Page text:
(1) Maitreya said: 'When Lord S'iva heard from Nârada about the death of Satî because of the impudence shown by the Prajâpati and that the soldiers of his associates had been driven away by the Ribhus produced from Daksha's sacrificial fire, his anger knew no bounds. (2) Angrily clenching his lips with his teeth he snatched from a cluster of hair on his head one hair that blazed terribly like an electric fire. Briskly standing up Rudra laughed with a deep sound and dashed the hair on the ground. (3) Next a great black man appeared with a sky-high body that had a thousand arms upholding several kinds of weapons. He radiated as bright as three suns combined, had fearful teeth, a garland of skulls around his neck and hair on his head that looked like a burning fire. (4) Upon asking him, the great Lord, with folded hands: 'What can I do for you, o Lord of the Ghosts?', the Lord told him: 'You as the chief of my associates, o Rudra, o expert of combat born from my body, go and put an end to Daksha and his sacrifice!'
(5) Thus being ordered he, as the anger of the anger of the god of gods, circumambulated the mighty S'iva. Invested with the unopposable power of the most powerful one he considered himself to be the mightiest my dear Vidura, and thus capable of coping with any force. (6) With bangles on his ankles that made a loud sound and carrying a frightening trident that could even kill death, he with a loud roar hurried away, followed by S'iva's soldiers roaring [along] with a tumultuous sound. (7) At that moment the priests, Daksha the leader of the Yajña and all the persons assembled saw the darkness of a dust storm emerging from the north, upon which the brahmins and their wives began to speculate about where this dust came from: (8) 'The winds don't blow, it can't be plunderers since old King Barhi is still alive to punish them and the cows aren't herded either; so from where is this dust coming? Does this mean that the world is about to end?'
(9) The women of Daksha headed by Prasûti most afraid said: 'This is indeed the danger resulting from the sin of Daksha who, being Satî's Lord and creator, has insulted his completely innocent daughter in the presence of her sisters. (10) Or would it be he who at the time of dissolution dances with his weapons raised like flags in his hands and with the bunch of his hair scattered, while he pierces the rulers with his pointed trident and sends his loud laughter in all directions like a clap of thunder? (11) How can one ever find happiness when one as the one who arranges everything raises the fury of him who with an unbearable effulgence full of anger now darkens the luminaries with the unbearable sight of his fearful teeth and the movement of his eyebrows?'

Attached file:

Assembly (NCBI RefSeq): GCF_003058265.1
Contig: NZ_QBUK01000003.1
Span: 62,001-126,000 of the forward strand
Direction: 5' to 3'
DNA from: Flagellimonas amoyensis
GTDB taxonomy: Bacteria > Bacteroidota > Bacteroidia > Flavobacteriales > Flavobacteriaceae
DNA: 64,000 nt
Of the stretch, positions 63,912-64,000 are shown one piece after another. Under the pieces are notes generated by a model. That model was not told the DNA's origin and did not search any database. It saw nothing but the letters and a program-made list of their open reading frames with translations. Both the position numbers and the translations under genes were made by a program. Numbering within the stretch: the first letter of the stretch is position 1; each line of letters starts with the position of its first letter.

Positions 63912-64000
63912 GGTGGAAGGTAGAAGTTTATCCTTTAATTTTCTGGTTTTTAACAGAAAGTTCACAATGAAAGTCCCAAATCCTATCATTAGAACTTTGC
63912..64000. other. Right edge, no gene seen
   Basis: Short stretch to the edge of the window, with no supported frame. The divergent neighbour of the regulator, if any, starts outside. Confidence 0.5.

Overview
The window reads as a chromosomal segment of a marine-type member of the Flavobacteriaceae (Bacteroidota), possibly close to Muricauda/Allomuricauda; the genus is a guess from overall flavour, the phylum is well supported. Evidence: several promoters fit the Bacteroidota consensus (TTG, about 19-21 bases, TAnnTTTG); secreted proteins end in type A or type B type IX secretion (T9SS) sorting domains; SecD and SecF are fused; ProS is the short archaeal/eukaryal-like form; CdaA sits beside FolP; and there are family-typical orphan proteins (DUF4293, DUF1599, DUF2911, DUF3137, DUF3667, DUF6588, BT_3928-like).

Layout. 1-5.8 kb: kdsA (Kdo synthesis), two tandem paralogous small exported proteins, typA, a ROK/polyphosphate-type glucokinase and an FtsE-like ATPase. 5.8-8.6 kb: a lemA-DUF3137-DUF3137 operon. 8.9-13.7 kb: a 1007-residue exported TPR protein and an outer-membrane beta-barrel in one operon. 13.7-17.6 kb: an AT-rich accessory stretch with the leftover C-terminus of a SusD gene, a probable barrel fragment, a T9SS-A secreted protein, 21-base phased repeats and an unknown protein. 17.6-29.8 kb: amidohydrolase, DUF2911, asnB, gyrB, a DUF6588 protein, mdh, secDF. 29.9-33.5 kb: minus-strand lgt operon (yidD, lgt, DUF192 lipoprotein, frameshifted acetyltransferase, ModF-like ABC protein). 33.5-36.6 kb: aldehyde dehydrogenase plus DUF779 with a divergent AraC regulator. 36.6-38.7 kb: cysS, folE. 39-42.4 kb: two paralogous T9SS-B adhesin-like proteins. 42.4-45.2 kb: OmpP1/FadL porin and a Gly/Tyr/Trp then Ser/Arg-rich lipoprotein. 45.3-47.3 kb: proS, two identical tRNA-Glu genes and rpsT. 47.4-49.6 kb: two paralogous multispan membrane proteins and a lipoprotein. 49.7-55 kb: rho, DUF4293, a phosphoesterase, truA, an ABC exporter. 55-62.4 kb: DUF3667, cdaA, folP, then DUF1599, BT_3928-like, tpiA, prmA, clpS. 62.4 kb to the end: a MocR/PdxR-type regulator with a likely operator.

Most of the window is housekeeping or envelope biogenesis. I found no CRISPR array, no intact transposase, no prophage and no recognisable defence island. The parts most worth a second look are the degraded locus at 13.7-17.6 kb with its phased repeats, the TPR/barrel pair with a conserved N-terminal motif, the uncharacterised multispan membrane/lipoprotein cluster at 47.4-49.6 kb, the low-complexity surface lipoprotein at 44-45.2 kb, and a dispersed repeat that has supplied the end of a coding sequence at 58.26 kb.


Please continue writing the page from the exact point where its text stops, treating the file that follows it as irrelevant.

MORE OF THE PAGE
(12) While the people [assembled at the sacrifice] of Daksha all were talking like this they, looking around nervously, could everywhere and repeatedly observe the countless fearful omens in the sky and on the earth [as a result of the anger] of the great Lordship. (13) Quickly o Vidura, the arena of sacrifice was surrounded by the followers of Rudra who with al kinds of raised weapons were running all around with their short, blackish and yellowish, shark-like bodies and faces.
(14) Some pulled down the pillars of the pandal while others invaded the quarters of the women, the sacrificial arena, the residence of the priests and the place where one was cooking. (15) Some shattered the pots used for the sacrifice, some extinguished the fires burning for the sacrifice, some tore down the boundary lines demarcating the arena and some urinated there. (16) Others blocked the sages their way and some threatened the women and arrested the godly ones sitting nearby who wanted to get away. (17) Manimân got hold of Bhrigu Muni, Vîrabhadra [the great one] caught Prajâpati Daksha, Candes'a arrested Pûshâ and Nandîs'vara arrested the demigod Bhaga. (18) Suffering a hail of stones all the priests, godly ones and other members of the sacrifice who saw all of this happening, utterly agonized spread in all directions. (19) S'iva's mighty appearance [Vîrabhadra] in the midst of the assembly tore off the mustache of Bhrigu Muni who had held the sacrificial ladle for doing oblations, for he with his [proud] mustache had dared to laugh at S'iva. (20) Bhaga's eyes were by the great warlord, who in great fury had thrust him to the ground, plucked out in the presence of the Vis'vasriks, because he with the movement of his eyebrows had encouraged the cursing of Lord S'iva. (21) Like Baladeva did with the king of Kalinga [during the gambling match at the marriage ceremony of Aniruddha], he knocked out the teeth of Pûshâ who had shown his teeth as he smiled during the cursing of S'iva. (22) But when he with his foot on Daksha's chest with a sharp blade tried to sever his head from his body, the three eyed giant couldn't manage to get it done. (23) Nor with weapons, nor with the help of mantras being able to even scratch his skin, Vîrabhadra was struck with wonder and had to think deeply. (24) Then he spotted the device used for killing the sacrificial animals and managed therewith to sever the head from the body of Daksha, the lord ruling the sacrifice, who now was an animal of sacrifice himself.
(25) All the Bhûtas, Pretas and Pis'âcas of S'iva joyfully cheered the very moment they saw him doing that, while the followers of Daksha suffered the opposite. (26) Out of his great anger with Daksha, Vîrabhadra threw the head as an oblation in the southern sacrificial fire and set ablaze all the arrangements for the sacrifice of the godly. Then they departed for their master's abode ['where the Guhyakas reside' or Kailâsa].'